Singaporeans fear the relaxation of the Covid ban

Newsletter: The path to recovery

Protesters from the United States to Australia and across Europe have protested against government intervention and the Covid ban. But in Singapore, a significant portion of the population is seeking more state control.

Despite widespread publicity for the Delta variant, an appeal is being made to the city-state to bring back mandatory segregation for all foreign travelers, while one-fourth of Singaporeans are in favor of repealing the lockdown restrictions.

The Singapore government announced in June with great optimism that it would change its “zero-covid” approach and learn to live with the virus instead.

Its strategy was kept as a model for other countries to find safe ways from epidemics. But as the case inevitably escalated in August and September, panic spread.

Authorities this week restored residents’ liberties, despite the fact that most developed economies are ahead in terms of fully vaccinating 2% of the population.

In more than 2,000 cases daily, working from home has become the norm again as primary school students return to home-based education. For the next month, only two dinners are allowed in the restaurants and families can only welcome two visitors.

The decision comes as some cities in Asia, most of which have avoided the huge number of deaths and lawsuits that crippled America and Europe last year, are apprehensive about reopening their economies and borders.

Asian financial centers such as Singapore, Hong Kong and Tokyo have struggled to find the right balance between protecting their citizens and reviving their economies.

September 2 The latest Global Financial Center Index shows that both Singapore and Hong Kong are down 25 points and Tokyo is down 300 points. By comparison, New York fell just two points and London three.

Singapore’s faded economic attraction was also reflected in this week’s announcement that its population fell 4.1 percent to 5.45 meters, one of the biggest declines of the year in the country’s history. The decline has resulted in a 10.7 percent decline in its non-resident population, mainly foreign workers and students.

But strictly regulated Singapore, whose semi-authoritarian government basically banned any protests, was the farthest from Asian cities in terms of opening it.

This decision has led to a rare occurrence in the city-state: an increase in public opinion on the government’s strategy.

Jeremy Lim of the Sue Hawk School of Public Health at National University said, “I have never in twenty years seen the academic or medical professional industry so vocal in their disagreement with the government because it is about treating asymptomatic disease.” Of Singapore.

Healthcare professionals have criticized widespread population testing while the government has sent test kits to every home, which has contributed to nervous residents with inadequate or fewer symptoms in hospitals.

According to the Ministry of Health, 2, 8 per cent of the 35 cases recorded in the last 2 days – or 2, 8 people had no mild or no symptoms.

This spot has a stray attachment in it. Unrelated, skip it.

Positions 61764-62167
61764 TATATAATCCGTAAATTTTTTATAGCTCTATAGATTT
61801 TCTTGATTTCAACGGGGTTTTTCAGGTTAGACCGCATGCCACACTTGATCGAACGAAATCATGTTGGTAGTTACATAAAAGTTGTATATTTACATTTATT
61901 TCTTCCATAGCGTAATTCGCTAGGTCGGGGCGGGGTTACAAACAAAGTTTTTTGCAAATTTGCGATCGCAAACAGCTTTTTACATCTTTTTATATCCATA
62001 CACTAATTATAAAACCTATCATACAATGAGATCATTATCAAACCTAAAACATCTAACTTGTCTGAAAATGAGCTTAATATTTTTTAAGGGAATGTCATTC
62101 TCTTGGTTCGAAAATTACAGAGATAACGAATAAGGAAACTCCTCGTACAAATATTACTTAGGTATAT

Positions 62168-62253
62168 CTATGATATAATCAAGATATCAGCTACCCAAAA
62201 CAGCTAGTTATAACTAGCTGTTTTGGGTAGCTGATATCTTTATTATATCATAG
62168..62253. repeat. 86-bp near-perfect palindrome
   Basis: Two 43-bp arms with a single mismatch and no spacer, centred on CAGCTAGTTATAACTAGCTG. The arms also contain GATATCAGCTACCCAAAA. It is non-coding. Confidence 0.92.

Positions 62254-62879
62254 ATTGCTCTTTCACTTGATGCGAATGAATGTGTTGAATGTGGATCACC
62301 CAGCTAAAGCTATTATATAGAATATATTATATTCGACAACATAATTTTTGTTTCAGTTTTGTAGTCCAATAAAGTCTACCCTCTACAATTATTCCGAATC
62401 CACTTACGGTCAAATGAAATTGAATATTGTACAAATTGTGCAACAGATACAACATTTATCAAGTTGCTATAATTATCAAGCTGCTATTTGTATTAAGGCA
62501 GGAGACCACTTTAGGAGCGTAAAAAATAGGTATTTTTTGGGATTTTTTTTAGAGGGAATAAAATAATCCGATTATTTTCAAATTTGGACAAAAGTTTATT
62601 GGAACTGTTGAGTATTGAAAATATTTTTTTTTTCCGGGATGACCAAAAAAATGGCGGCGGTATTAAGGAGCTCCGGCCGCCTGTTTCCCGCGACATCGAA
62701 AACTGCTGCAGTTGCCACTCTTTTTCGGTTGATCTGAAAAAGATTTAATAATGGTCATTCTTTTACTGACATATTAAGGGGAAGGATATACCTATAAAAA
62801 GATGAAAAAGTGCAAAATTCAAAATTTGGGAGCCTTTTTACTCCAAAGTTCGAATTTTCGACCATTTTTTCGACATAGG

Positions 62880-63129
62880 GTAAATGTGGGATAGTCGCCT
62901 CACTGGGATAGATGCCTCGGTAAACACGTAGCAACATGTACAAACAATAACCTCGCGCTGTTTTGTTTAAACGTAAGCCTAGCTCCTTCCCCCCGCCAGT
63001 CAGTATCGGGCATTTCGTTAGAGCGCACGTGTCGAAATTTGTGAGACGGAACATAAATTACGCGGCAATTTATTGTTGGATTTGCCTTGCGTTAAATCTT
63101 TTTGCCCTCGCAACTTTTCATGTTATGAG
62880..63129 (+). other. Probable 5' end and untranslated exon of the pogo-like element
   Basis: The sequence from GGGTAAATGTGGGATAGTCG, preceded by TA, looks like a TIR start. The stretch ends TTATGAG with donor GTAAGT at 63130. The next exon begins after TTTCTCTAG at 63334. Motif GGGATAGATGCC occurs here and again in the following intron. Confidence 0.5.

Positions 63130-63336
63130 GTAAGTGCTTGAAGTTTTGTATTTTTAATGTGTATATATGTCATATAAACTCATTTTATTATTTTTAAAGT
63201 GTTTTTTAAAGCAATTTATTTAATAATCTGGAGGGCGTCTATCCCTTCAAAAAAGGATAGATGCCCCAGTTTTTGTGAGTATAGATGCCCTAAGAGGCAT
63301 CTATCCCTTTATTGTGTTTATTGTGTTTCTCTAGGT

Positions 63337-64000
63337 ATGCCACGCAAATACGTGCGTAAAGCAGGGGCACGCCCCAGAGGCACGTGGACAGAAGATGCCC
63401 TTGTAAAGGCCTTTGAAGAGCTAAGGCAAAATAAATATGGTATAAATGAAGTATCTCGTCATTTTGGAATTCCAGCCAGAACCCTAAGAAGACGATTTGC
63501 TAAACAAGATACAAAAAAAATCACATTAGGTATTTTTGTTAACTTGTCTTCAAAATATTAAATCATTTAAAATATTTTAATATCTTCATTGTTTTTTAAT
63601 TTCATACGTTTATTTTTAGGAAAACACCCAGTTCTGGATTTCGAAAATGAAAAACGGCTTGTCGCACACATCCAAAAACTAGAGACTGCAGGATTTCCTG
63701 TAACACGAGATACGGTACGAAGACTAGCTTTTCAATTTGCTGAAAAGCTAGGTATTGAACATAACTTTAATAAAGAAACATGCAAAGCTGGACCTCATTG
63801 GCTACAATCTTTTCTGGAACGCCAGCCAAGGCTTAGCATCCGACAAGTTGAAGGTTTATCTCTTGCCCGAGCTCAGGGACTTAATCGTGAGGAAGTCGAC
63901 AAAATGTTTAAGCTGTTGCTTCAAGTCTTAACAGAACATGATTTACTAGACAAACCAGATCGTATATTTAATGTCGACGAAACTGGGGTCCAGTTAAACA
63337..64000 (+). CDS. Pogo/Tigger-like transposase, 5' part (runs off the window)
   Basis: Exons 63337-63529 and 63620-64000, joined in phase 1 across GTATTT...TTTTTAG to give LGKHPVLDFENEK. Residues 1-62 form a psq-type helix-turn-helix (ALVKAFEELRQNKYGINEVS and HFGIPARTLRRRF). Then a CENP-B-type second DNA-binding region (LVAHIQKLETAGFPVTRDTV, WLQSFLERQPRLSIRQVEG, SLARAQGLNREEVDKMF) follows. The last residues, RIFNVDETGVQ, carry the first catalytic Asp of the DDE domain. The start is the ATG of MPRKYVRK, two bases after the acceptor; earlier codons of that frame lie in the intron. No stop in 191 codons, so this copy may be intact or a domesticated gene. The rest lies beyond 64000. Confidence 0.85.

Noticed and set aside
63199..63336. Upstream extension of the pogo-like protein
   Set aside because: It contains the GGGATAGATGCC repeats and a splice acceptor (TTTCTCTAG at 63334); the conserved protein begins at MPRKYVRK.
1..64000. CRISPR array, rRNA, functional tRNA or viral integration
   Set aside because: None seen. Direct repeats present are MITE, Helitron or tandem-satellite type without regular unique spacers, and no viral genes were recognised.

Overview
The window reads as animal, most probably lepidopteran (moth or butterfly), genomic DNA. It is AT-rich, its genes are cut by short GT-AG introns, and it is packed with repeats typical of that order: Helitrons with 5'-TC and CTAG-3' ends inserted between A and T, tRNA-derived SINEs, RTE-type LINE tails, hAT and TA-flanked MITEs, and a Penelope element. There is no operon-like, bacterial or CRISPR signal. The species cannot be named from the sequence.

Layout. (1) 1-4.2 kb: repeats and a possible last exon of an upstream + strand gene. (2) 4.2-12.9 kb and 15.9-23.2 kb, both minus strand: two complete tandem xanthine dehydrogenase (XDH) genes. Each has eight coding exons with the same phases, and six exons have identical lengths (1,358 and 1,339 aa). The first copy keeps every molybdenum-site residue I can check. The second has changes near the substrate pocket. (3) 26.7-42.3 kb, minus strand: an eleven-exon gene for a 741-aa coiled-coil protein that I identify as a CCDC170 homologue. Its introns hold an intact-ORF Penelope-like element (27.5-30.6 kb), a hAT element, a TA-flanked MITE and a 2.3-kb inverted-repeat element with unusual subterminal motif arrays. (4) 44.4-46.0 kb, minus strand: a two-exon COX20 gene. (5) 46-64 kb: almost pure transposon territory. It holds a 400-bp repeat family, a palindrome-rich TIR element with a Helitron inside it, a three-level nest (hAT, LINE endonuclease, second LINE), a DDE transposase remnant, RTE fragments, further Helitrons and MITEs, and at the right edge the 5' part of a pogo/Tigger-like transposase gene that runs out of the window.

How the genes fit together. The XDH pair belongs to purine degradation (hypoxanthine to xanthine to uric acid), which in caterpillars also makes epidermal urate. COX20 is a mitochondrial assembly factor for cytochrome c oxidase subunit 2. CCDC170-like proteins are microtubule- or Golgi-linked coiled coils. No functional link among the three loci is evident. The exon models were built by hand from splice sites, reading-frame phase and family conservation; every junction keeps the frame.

Bar chart ('000) shows the severity of the case in the last 2 days in Singapore.

“A lot of people think there’s no point in screening without symptoms,” Lim said. “As a result, the high numbers are causing a lot of concern and anxiety. People are flooding hospitals and GP clinics. This affects healthcare manpower because staff are isolated and wards are closed.

A doctor working at a large hospital in the city said he needed to reassure a vaccinated Singaporean woman in her 20s who tested positive for Covid-1 for.

“People are really afraid of getting sick – many see it as a kind of personal failure,” he said. “This particular patient was asymptomatic but was waiting for his test results as if it was a cancer diagnosis.”

In Singapore, people lined up for quick testing of the Covid-1 ant antigen
Edgar Sue / Reuters – Mild or no symptoms recorded in% of cases recorded in last 2 days

According to market research firm Millie Insight this week, about a quarter of people in Singapore felt the recent bans were too relaxed, while more than half felt they were “OK”. A quarter felt they were too harsh.

“What surprised me was how divided people were. Stephen Tracy, managing director of Millie, said many people were upset by the move but were equally supportive of more restrictions. “However, there is a perception that the latest rules are not consistent with the strategy adopted by the government.”

An application calling for the separation of all returning travelers for two weeks at designated hotels or government facilities received nearly 3,000 signatures by Thursday. Singapore exempts travelers from China, Hong Kong, Taiwan, Brunei and Germany from quarantine. Passengers from other countries such as New Zealand and Australia can stay home separately for seven days. According to the Ministry of Health statistics, imported cases are a part of the overall case.

However, some experts argue that Singapore should be commended for what no other country has been able to handle: a controlled exit from the epidemic.

Dale Fisher, a senior infectious disease consultant at the National University Hospital in Singapore, said: “In other countries, the number of deaths and tolerance to cases is low because of the way we avoided it in most cases of the epidemic.” A big role in the city’s Covid-1 response.

Fischer added that the government should “avoid talking too much about lifting sanctions because things could change so quickly”. [approach] Safe. “

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